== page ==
Demonstrators outside the Supreme Court on Monday. (Zach Gibson/The New York Times)

SOMEONE landing from Mars on Monday and coming upon Justice Stephen G. Breyer’s majority Supreme Court opinion in the Texas abortion case would have had no hint of the decades-long battle over women’s right to abortion and the dogged efforts by states to put obstacles in their way.

There is no poetry in the 40-page opinion, which strikes down a Texas law that would have closed most abortion clinics in the state in the name of protecting women’s health. The dry, almost clinical tone could scarcely be more different from the meditative mood the Supreme Court struck the last time it stood up for abortion rights, in Planned Parenthood v. Casey, 24 years ago this week. “Liberty finds no refuge in a jurisprudence of doubt” was Justice Anthony M. Kennedy’s mysterious opening line in that opinion.

There was no mystery in what the five justices in the majority, crucially including Justice Kennedy, accomplished this time, nor in the decision’s impact. By holding the state’s asserted rationale for its clinic-decimating regulations up to the light and finding it specious and counterproductive, the court has shut down one of abortion opponents’ main recent strategies: enacting “targeted regulation of abortion providers” laws that impose on doctors who perform abortions special restrictions not placed on doctors who do procedures of equal or greater risk.

“Specious” is my word, not the court’s. Justice Breyer was careful not to call out the Texas Legislature for placing a health-related veneer on laws whose true intent is to make access to abortion more difficult. Judges are extremely reluctant to accuse legislatures of acting in bad faith, and Justice Breyer didn’t have to do that. He simply had to show, carefully and methodically, the “virtual absence of any health benefit” from requiring doctors who provide abortions to obtain admitting privileges at local hospitals or requiring abortion clinics to retrofit themselves as mini-hospitals at huge cost.

Why does the absence of a health benefit matter? Because, as suggested in Casey and made explicit here, a court confronting a state-devised obstacle to abortion has to balance the burden the law imposes against the benefit it provides. Not the benefit the state claims for it ­ we’re only trying to protect women’s health, the Texas governor, Greg Abbott, and attorney general, Ken Paxton, avowed lamely on Monday ­ but the benefit the law actually conveys. In the decision, Whole Woman’s Health v. Hellerstedt, evidence-based medicine meets evidence-based law.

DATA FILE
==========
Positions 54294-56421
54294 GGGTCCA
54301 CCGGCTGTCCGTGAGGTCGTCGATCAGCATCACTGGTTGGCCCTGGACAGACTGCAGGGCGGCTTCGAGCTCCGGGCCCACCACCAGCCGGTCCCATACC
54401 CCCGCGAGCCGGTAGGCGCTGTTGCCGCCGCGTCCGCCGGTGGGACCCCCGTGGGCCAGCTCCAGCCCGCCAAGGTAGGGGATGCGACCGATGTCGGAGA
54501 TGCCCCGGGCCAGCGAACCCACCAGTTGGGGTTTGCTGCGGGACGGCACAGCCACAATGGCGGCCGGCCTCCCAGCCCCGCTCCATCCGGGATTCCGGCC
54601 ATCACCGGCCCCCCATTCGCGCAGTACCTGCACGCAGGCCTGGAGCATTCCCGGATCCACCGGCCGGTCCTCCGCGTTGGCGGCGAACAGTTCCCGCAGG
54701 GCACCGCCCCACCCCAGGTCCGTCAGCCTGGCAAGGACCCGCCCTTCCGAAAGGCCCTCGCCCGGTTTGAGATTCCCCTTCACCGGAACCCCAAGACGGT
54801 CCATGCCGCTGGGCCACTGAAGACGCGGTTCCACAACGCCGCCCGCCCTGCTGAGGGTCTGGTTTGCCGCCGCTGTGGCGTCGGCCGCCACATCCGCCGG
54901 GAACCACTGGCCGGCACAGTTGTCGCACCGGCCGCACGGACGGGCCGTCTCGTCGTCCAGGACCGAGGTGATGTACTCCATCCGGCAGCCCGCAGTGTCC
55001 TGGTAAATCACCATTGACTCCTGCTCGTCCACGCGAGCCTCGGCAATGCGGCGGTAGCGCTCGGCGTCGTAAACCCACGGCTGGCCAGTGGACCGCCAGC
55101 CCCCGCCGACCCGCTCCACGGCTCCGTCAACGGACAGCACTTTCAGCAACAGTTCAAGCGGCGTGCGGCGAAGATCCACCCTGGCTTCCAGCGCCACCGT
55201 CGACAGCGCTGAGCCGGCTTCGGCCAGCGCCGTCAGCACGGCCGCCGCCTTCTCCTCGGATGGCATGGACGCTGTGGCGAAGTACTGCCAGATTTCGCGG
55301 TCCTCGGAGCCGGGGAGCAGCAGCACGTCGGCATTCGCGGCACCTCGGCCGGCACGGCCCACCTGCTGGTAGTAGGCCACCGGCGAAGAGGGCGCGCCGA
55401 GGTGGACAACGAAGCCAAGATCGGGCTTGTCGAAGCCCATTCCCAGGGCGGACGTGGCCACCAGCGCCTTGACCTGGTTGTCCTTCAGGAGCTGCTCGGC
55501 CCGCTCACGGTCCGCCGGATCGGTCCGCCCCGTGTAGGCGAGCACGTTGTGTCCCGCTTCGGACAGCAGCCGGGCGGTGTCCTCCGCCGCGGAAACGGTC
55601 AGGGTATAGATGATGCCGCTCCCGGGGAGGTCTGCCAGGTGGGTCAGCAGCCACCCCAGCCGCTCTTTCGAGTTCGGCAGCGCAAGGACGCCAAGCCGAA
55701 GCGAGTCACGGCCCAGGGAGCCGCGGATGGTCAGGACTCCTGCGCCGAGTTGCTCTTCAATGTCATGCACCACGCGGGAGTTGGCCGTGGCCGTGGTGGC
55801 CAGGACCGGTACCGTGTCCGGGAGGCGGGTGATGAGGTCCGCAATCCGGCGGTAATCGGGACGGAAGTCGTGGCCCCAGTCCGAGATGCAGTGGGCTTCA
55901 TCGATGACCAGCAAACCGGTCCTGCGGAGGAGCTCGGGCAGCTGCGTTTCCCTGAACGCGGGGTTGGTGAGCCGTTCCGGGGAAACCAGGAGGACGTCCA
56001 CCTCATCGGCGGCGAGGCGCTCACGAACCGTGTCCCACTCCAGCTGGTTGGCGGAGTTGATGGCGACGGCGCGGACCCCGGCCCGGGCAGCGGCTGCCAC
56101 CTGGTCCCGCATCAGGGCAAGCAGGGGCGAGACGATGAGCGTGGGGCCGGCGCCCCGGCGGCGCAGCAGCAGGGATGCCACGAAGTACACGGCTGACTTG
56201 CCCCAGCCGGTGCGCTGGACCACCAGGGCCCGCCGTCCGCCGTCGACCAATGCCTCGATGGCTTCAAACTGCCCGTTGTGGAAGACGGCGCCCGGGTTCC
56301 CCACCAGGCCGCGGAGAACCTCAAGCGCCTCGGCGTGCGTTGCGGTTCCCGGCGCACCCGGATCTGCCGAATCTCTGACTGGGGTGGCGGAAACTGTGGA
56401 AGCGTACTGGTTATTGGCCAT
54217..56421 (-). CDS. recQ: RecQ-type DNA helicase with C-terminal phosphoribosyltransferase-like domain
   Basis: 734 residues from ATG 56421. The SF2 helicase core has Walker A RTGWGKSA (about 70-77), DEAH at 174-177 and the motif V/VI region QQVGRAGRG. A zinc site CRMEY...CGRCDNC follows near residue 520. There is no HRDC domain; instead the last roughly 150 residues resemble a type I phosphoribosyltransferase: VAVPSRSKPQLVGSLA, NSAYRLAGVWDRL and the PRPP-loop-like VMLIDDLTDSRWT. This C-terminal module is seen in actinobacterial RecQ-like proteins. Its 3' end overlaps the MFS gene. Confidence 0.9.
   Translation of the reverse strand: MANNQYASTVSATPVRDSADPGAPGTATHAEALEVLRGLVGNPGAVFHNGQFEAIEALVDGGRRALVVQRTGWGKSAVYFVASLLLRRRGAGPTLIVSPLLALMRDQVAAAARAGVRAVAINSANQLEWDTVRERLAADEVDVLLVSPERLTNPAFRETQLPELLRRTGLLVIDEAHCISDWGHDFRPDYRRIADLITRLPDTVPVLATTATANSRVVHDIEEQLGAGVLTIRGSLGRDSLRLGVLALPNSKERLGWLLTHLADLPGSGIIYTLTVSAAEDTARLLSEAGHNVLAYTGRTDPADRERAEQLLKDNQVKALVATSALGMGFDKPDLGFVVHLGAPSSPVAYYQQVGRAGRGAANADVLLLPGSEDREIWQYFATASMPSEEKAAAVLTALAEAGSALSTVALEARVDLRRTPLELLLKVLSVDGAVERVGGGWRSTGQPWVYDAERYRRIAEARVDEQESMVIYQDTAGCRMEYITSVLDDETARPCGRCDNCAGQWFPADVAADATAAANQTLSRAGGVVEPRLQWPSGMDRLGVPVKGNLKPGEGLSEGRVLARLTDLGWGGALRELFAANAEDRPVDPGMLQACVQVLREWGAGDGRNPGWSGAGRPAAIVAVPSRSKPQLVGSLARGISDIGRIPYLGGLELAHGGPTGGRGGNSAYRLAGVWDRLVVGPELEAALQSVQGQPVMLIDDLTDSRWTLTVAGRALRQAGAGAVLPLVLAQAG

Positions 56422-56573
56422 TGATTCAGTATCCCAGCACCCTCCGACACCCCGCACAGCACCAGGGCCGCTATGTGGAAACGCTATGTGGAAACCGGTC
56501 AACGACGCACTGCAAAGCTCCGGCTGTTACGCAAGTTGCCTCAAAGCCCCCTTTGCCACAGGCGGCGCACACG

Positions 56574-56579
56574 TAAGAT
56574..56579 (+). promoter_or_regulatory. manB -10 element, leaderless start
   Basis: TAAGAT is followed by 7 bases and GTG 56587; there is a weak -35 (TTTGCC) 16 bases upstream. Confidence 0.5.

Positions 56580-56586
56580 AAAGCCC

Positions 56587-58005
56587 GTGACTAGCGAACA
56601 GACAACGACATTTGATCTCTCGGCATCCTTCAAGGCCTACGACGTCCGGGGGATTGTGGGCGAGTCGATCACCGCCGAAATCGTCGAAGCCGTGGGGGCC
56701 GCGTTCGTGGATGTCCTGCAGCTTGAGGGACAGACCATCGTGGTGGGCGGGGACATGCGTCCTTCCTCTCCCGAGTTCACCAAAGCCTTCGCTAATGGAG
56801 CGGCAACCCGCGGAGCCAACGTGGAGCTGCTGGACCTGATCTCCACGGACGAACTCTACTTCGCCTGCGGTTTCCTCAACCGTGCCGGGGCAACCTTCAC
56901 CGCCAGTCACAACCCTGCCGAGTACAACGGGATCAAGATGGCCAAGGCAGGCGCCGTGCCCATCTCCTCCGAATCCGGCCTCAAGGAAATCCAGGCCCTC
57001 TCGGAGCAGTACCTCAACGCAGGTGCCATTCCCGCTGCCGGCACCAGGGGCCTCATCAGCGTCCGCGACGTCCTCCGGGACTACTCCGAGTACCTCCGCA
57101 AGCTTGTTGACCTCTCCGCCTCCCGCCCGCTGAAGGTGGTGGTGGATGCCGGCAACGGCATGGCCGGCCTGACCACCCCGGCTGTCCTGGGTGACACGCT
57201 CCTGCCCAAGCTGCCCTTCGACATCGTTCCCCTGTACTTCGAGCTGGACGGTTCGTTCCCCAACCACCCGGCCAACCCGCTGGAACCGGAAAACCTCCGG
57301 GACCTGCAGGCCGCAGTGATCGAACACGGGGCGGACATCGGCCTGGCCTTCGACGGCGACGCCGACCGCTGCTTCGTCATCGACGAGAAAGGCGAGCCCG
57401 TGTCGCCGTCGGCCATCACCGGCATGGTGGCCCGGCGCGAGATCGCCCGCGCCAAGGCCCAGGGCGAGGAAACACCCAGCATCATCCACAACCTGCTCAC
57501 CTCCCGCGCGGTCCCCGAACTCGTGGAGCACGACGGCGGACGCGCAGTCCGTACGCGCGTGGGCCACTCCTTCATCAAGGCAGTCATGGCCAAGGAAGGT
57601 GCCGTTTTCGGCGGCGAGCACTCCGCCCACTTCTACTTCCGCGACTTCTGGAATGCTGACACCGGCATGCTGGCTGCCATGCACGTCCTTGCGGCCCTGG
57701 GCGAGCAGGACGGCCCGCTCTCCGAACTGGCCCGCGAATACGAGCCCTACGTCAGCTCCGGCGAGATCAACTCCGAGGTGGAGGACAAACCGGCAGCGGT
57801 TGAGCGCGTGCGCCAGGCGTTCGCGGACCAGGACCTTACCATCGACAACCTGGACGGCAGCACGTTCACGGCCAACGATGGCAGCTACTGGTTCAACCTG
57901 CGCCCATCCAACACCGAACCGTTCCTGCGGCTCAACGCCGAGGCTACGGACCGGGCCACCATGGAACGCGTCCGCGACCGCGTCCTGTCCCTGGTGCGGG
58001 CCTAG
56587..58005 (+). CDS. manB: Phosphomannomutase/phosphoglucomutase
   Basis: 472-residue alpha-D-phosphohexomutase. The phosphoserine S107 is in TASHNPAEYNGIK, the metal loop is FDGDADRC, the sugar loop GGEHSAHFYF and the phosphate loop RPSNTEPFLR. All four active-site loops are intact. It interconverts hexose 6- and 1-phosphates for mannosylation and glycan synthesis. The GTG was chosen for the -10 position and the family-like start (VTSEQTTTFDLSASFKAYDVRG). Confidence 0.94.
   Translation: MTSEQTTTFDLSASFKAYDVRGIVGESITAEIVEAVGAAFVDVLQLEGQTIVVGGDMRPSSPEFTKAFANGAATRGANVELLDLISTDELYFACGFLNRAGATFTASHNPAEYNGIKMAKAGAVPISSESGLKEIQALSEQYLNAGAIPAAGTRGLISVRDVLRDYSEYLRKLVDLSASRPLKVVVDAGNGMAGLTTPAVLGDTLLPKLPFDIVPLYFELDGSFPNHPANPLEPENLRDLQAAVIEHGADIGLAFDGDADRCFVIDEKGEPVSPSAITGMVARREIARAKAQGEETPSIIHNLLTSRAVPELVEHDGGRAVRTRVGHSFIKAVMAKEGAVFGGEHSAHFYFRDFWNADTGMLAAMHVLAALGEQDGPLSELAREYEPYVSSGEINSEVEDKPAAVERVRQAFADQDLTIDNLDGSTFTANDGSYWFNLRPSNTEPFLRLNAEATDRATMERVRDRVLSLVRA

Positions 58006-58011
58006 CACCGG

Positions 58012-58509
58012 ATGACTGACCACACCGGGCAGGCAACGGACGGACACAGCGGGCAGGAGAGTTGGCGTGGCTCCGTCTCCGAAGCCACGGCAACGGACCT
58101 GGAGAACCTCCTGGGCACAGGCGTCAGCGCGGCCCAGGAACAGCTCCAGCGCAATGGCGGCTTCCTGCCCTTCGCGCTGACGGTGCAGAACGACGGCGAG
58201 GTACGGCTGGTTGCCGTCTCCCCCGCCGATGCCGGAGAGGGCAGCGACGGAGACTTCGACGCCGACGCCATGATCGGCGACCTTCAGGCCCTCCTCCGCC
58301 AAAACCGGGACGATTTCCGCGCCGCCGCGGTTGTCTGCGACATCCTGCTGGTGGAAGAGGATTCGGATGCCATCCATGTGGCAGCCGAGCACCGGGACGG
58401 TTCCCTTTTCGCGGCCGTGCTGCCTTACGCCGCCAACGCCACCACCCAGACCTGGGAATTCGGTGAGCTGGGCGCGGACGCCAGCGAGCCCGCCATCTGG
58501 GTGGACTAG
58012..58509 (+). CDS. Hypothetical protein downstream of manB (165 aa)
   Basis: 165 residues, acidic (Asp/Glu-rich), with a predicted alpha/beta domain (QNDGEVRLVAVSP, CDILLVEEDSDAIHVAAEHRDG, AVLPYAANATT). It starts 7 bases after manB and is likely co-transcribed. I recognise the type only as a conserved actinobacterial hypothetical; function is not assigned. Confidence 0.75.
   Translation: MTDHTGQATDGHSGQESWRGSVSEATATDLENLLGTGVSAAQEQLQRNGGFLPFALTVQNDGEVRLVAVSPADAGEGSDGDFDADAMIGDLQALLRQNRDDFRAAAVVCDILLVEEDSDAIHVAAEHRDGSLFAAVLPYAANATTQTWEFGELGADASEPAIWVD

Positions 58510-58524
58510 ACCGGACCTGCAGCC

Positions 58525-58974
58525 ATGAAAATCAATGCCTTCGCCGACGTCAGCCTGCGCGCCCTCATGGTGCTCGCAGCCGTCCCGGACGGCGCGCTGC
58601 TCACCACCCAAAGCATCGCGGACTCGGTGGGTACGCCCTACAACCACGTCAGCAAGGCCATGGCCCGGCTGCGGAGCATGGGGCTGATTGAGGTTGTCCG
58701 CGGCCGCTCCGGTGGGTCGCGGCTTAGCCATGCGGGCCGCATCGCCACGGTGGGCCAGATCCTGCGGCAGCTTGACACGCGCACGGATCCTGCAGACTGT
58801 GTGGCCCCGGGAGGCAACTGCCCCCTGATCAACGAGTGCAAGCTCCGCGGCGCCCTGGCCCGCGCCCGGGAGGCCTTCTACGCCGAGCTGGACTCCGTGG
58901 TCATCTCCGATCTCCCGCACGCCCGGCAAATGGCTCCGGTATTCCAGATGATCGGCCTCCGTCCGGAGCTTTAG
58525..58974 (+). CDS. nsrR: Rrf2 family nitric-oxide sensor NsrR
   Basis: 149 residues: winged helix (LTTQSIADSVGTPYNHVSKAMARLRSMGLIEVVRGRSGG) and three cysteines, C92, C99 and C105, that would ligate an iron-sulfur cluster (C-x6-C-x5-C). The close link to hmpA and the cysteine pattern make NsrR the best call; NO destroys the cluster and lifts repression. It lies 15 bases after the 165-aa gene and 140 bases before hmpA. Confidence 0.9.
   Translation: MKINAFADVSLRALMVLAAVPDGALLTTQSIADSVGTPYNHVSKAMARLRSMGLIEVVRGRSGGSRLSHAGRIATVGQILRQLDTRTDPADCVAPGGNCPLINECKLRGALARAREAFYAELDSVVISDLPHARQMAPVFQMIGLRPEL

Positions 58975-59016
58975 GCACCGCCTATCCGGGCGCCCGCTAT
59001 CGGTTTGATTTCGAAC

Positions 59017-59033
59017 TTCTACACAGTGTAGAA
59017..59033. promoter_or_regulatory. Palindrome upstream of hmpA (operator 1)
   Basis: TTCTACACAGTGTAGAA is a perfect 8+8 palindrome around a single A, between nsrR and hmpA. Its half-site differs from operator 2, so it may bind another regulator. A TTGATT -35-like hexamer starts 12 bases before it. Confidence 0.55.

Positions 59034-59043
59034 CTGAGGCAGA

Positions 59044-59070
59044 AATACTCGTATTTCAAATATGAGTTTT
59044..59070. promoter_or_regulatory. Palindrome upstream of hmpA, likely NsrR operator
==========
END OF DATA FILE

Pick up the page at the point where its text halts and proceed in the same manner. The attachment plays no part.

The logic of the opinion is so clear as to seem self-evident; indeed, two of the three dissenters, Chief Justice John G. Roberts Jr. and Samuel A. Alito Jr., didn’t even try to confront it, arguing instead and at length that the clinics’ appeal was flawed for procedural reasons. The Casey decision established the “undue burden” standard for judging abortion laws, and the word “undue” itself implies a comparison: undue as compared to what? The answer: An undue burden is one that outweighs a benefit.

But the almost laughably conservative United States Court of Appeals for the Fifth Circuit didn’t understand it that way in the decision that the Supreme Court overturned Monday. That court rebuked the district court judge, Lee Yeakel of Austin, Tex., an appointee of President George W. Bush, for having the nerve to insist on evidence for the state’s health-related claims. “In our circuit, we do not balance the wisdom or effectiveness of a law against the burdens the law imposes,” Judge Jennifer Walker Elrod wrote for the court. In an earlier phase of the case, another Fifth Circuit judge, Edith Jones, declared that the court would defer to the Legislature even if the law was based on “rational speculation unsupported by evidence or empirical data.”

Those days are now over. The provisions of the Texas law, Justice Breyer concluded, “vastly increase the obstacles confronting women seeking abortions in Texas without providing any benefit to women’s health capable of withstanding any meaningful scrutiny.”

Although nearly one- third of American women will have an abortion in their lifetime, a goal of abortion opponents has been to carve out abortion practice from ordinary health care, to ghettoize and delegitimize it. Those days are now over, too. Singling out abortion for regulation that can’t be justified on medical grounds is unacceptable, as Justice Ruth Bader Ginsburg emphasized in a concurring opinion.